“Wrestling is wrestling,” Brands said. “That is an important philosophy to realize and embrace, because holding the center of the mat, being solid, being in solid positions, those types of things, and that is what he is about. Good for him.”
Former Iowa State NCAA champion and 2012 Olympic champion Jake Varner rejoined the U.S. World Team. Varner swept Dustin Kilgore, 7-2, 5-2, after not participating in the Trials last season.
“I was sticking to my plan, really,” Varner said. “I’m going out there and scoring points. I was getting my shots off when they were there.”
Varner said he feels he is as strong as he was during the Olympic year, despite limited international competition since then. He is ready for a chance to compete for a World title.
“Hopefully, right now I am a lot better than I was in 2012,” Varner said. “I try to improve in all areas if I can.”
Matt McDonough is one of them and he dropped down to 125.5 from 134. He wrestled to a true-second place finish and the third spot on Team USA, beating Megaludis, 4-0. McDonough expected a tough match between fierce competitors.
“There are things I could have done a lot better,” McDonough said, “but you get the win and that’s always something to build off.”
After a tough 5-4 quarterfinal loss to Brandon Precin, McDonough stormed through the consolation bracket, overcoming an 8-0 deficit to beat Kyle Hutter, 14-8. He also pulled away late from Zach Sanders for an 11-4 win.
“You can’t call a loss a fluke or bad match, unless you prove it,” McDonough said. “I did everything I could after that match.
“I’m not happy. I have to watch two guys wrestle for a World-team berth and I have to hang out now. You have to take your medicine.”
McDonough said he felt fine, wrestling at this weight for four years with the Hawkeyes. The scales might have topped around 150, but the drop well. His stamina appeared better, getting stronger as the matches progressed.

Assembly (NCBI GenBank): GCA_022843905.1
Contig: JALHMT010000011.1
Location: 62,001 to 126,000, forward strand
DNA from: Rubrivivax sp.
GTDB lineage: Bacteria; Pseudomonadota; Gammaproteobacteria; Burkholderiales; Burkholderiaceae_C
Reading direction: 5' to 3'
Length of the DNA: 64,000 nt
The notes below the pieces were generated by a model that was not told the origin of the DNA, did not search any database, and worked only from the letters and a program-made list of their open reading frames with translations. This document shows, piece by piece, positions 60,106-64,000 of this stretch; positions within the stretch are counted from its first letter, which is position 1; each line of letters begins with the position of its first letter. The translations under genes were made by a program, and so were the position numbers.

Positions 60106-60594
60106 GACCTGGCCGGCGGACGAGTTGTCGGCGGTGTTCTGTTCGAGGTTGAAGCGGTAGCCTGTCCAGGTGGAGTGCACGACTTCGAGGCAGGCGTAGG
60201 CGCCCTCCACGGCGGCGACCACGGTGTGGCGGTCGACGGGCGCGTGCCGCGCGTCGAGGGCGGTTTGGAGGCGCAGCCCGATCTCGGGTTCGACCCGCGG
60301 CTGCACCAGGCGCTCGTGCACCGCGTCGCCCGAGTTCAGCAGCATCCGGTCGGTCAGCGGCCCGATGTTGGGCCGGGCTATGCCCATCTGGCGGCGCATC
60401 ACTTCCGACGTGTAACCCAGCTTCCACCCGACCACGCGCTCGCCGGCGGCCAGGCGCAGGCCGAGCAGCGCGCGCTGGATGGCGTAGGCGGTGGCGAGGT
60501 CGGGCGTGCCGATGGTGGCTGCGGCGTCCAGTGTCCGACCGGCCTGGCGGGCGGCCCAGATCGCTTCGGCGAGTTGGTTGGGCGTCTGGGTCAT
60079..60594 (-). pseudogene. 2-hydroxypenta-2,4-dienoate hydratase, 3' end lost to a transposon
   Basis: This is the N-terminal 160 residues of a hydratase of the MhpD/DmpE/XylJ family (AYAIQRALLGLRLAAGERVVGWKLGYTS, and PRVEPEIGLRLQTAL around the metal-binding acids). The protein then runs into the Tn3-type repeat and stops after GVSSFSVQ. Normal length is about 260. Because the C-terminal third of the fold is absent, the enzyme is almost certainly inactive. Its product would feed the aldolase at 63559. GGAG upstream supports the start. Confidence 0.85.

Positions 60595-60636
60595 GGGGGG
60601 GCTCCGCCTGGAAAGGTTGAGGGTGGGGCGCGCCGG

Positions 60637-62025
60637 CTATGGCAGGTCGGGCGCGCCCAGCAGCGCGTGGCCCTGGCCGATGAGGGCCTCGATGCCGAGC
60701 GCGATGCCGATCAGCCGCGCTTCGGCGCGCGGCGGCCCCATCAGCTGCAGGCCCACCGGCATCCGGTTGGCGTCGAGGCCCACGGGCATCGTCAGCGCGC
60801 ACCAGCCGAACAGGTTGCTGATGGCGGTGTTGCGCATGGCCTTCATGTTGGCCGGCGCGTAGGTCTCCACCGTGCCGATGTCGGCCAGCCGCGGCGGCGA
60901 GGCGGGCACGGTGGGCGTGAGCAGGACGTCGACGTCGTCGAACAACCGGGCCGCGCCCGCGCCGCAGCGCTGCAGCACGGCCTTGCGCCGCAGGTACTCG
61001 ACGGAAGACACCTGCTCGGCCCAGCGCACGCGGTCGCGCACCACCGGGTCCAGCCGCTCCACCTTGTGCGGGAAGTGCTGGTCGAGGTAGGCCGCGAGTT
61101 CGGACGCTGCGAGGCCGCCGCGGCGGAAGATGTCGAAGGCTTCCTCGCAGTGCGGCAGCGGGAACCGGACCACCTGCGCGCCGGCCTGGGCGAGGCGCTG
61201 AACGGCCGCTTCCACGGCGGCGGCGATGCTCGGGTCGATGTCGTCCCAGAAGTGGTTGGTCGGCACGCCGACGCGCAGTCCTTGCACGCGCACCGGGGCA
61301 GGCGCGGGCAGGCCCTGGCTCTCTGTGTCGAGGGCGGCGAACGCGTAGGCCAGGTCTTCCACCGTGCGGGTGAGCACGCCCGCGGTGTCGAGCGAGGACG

“That is the kind of wrestler I am,” McDonough said. “As the match wears on I feel better and better. I start to feel more comfortable, but it is something to take note of. I need to come out stronger in the beginning of matches.”
McDonough still has the option to compete a spot at 134 pounds, which will be contested in July at Fargo, N.D. He is uncertain of his next move and will consult his coaches about it.
“Obviously you want to take every opportunity to make the World team you can,” McDonough said. “With how I finished here, I don’t know.”
Former Waverly-Shell Rock state champion and Grand View national champ Eric Thompson competed in the 275-pound weight class. Thompson opened with an 11-9 victory over Connor Medbery before losing to top-seed Dom Bradley (9-5) and Jarod Trice (4-2).
The tournament provided a good measuring stick, as he heads to train at the Nittany Lion Wrestling Club in Pennsylvania.
“I don’t think it was a bad performance for me,” Thompson said. Obviously, you want to do better and win. That is the goal, but I think I outfought guys, wrestle hard.”